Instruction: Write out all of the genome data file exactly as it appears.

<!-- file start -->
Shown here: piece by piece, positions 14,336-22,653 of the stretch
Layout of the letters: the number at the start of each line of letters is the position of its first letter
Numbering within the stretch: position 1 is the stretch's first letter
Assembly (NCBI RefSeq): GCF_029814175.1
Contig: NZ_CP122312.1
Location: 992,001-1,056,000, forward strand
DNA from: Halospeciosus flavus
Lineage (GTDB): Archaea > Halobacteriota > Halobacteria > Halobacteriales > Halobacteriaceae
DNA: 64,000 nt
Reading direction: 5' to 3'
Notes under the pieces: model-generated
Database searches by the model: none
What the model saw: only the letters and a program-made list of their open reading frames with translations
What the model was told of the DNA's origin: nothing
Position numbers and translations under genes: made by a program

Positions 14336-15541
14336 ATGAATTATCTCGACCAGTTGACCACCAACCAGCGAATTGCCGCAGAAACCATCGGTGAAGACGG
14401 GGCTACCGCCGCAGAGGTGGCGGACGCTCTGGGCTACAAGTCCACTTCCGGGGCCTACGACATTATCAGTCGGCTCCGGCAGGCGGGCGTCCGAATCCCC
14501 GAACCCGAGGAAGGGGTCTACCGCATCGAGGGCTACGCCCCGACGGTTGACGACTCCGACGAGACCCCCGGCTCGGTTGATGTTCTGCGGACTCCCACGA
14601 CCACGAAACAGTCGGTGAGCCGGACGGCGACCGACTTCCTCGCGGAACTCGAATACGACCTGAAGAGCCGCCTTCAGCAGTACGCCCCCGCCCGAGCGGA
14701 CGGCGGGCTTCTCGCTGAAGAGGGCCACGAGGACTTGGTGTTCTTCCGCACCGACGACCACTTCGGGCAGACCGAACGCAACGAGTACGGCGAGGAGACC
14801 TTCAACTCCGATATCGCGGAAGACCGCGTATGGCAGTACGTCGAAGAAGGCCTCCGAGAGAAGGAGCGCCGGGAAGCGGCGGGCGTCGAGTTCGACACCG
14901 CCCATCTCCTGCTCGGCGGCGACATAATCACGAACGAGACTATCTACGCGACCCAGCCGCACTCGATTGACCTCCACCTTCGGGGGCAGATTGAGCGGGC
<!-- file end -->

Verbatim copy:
Shown here: piece by piece, positions 14,336-22,653 of the stretch
Layout of the letters: the number at the start of each line of letters is the position of its first letter
Numbering within the stretch: position 1 is the stretch's first letter
Assembly (NCBI RefSeq): GCF_029814175.1
Contig: NZ_CP122312.1
Location: 992,001-1,056,000, forward strand
DNA from: Halospeciosus flavus
Lineage (GTDB): Archaea > Halobacteriota > Halobacteria > Halobacteriales > Halobacteriaceae
DNA: 64,000 nt
Reading direction: 5' to 3'
Notes under the pieces: model-generated
Database searches by the model: none
What the model saw: only the letters and a program-made list of their open reading frames with translations
What the model was told of the DNA's origin: nothing
Position numbers and translations under genes: made by a program

Positions 14336-15541
14336 ATGAATTATCTCGACCAGTTGACCACCAACCAGCGAATTGCCGCAGAAACCATCGGTGAAGACGG
14401 GGCTACCGCCGCAGAGGTGGCGGACGCTCTGGGCTACAAGTCCACTTCCGGGGCCTACGACATTATCAGTCGGCTCCGGCAGGCGGGCGTCCGAATCCCC
14501 GAACCCGAGGAAGGGGTCTACCGCATCGAGGGCTACGCCCCGACGGTTGACGACTCCGACGAGACCCCCGGCTCGGTTGATGTTCTGCGGACTCCCACGA
14601 CCACGAAACAGTCGGTGAGCCGGACGGCGACCGACTTCCTCGCGGAACTCGAATACGACCTGAAGAGCCGCCTTCAGCAGTACGCCCCCGCCCGAGCGGA
14701 CGGCGGGCTTCTCGCTGAAGAGGGCCACGAGGACTTGGTGTTCTTCCGCACCGACGACCACTTCGGGCAGACCGAACGCAACGAGTACGGCGAGGAGACC
14801 TTCAACTCCGATATCGCGGAAGACCGCGTATGGCAGTACGTCGAAGAAGGCCTCCGAGAGAAGGAGCGCCGGGAAGCGGCGGGCGTCGAGTTCGACACCG
14901 CCCATCTCCTGCTCGGCGGCGACATAATCACGAACGAGACTATCTACGCGACCCAGCCGCACTCGATTGACCTCCACCTTCGGGGGCAGATTGAGCGGGC